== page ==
Health and Social Care select committee submission: Delivering Core NHS and Care Services during the Pandemic and Beyond
Our written evidence looks at how the NHS will balance re-starting core NHS and care services whilst also maintaining enough capacity to treat COVID-19 patients.
• The NHS has worked at speed to transform services in the face of COVID-19, providing care for those suffering from the virus by scaling up capacity, as well as continuing to care for patients with other conditions. However, this has inevitably impacted on core services, which have had to be de-prioritised in the short term to ensure capacity for COVID-19. NHS trusts have done all they can to manage this impact, particularly prioritising the most clinically urgent patients.
• Trusts will need to be prepared for further waves of COVID-19, and it will be necessary to retain ‘surge’ capacity in order to address possible future demand.
• However, retaining surge capacity and the staffing required to support this, will clearly have an impact on the NHS’s ability to manage ‘ordinary’ demand. Trusts are keenly aware of their responsibilities to restart ‘ordinary’ business but managing day-to-day demand alongside a stream of COVID-19 patients, and maintaining surge capacity, will be complex, difficult and challenging, and will require effective prioritisation.
• We welcome recent correspondence from NHS England and Improvement (NHSEI) on moving towards the second phase of the NHS’ response to the pandemic, which outlines some clear national prioritisation, while allowing considerable local flexibility for trusts to make decisions around which services they are able to resume safely and when.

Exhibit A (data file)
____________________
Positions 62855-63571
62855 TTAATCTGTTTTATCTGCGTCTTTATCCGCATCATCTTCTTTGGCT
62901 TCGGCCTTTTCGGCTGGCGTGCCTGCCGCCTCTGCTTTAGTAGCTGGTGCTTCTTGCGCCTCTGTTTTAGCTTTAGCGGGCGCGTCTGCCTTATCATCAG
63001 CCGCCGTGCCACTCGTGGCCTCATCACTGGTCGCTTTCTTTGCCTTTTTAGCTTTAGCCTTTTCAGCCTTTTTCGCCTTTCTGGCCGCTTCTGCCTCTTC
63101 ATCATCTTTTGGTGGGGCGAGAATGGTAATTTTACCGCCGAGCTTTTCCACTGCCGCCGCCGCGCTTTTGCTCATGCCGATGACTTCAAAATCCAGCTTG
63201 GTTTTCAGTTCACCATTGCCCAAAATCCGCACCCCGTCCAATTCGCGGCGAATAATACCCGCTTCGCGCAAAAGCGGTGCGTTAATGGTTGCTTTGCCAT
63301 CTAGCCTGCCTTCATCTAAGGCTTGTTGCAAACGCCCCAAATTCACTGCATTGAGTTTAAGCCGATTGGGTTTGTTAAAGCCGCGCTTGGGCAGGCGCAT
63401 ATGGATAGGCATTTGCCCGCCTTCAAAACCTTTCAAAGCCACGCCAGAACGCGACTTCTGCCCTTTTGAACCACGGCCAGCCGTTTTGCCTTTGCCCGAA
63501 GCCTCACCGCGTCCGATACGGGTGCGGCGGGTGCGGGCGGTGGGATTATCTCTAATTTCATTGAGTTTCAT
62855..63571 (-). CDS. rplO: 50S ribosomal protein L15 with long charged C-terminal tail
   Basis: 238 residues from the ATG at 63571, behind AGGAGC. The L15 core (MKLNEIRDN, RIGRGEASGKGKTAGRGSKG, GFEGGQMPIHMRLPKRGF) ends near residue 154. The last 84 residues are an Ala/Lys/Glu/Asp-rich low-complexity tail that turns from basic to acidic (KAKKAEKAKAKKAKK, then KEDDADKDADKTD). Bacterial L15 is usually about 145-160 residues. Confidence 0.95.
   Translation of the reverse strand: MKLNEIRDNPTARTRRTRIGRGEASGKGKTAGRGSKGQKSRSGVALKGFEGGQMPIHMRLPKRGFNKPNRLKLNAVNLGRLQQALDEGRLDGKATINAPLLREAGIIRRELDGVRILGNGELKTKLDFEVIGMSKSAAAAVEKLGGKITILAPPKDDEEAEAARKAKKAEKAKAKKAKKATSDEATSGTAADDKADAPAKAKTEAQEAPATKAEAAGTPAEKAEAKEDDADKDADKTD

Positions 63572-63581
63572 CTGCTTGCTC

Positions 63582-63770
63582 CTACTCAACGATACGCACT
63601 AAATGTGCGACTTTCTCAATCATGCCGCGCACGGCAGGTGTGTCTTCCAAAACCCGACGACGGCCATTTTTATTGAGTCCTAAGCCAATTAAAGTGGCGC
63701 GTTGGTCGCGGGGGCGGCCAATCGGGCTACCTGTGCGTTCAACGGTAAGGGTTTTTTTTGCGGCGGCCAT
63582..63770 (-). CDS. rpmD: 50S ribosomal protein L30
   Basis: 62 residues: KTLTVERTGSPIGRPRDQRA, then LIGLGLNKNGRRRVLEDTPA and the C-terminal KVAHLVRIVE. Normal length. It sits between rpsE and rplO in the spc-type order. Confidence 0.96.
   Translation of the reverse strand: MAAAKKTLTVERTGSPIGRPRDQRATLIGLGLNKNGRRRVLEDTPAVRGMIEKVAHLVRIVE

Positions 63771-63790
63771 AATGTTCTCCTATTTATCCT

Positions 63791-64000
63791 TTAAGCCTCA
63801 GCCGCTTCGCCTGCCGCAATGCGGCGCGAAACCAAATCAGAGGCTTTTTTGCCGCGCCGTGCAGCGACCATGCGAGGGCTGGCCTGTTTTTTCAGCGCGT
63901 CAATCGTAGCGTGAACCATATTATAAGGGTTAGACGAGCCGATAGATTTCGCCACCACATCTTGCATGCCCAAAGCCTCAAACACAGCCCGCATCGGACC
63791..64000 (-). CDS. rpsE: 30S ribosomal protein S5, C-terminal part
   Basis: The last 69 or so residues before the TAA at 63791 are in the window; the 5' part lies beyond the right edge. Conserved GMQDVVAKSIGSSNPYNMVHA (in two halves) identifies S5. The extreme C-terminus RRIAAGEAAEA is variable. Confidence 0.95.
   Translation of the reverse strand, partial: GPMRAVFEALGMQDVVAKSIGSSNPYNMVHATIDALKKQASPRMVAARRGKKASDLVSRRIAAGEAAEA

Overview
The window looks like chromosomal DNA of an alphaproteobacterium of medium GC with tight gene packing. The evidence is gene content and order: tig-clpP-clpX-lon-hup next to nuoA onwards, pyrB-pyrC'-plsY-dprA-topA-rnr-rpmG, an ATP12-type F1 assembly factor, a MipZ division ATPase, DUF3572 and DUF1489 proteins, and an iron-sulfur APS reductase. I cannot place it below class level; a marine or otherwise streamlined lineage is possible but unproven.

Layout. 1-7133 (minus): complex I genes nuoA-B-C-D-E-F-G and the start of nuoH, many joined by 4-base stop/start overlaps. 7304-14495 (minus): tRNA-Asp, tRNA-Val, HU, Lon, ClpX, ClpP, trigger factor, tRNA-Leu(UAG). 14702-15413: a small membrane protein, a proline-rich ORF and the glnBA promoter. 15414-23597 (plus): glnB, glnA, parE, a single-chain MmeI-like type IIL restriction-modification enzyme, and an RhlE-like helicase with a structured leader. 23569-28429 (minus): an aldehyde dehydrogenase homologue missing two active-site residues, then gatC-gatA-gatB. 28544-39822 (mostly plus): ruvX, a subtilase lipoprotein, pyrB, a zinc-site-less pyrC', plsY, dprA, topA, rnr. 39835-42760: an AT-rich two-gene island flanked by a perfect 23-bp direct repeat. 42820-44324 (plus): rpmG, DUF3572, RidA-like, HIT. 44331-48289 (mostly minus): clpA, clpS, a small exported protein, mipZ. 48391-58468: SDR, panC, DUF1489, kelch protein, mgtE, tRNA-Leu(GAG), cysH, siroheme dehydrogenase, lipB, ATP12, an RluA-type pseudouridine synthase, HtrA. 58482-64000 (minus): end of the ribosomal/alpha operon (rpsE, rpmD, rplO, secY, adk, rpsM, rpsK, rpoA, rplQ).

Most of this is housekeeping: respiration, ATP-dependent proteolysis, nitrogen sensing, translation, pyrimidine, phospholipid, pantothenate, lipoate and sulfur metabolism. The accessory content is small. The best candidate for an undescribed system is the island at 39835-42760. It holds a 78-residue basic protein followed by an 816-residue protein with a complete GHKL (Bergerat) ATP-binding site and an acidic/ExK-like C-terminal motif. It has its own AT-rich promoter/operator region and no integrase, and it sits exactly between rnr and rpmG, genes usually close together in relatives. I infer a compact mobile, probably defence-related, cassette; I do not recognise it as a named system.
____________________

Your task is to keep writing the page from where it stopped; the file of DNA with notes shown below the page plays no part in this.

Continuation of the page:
• However, it is vital to ensure providers maintain the flexibility to make decisions which work for their local trust and their patients. The pandemic has affected different areas of the country in different ways, at different times: a one size fits all approach will not be suitable when it comes to resuming services. • Community service providers and mental health providers have played a key role throughout the pandemic, harnessing innovation to deliver for patients in their own sectors, as well as freeing up space for critically ill patients. However, we need to be aware of the pressure facing these services, particularly given the pent-up demand that the NHS is going to face when services resume. Whilst the initial wave of demand has lessened in acute hospitals, capacity is hugely stretched in community services and mental health providers are already beginning to report a significant increase in demand.
• Testing is key to managing the spread of the virus, avoiding further spikes in cases and resuming core services. The Government needs to urgently update its 4 April testing plan so trusts can be clear what is required of them. While the situation is improving, the flow of Personal Protection Equipment (PPE) to trusts is still not as consistent and reliable as it needs to be.
• It will be vital to ensure the NHS is sufficiently prepared to manage pandemic related demand alongside the flu season and typical winter pressures.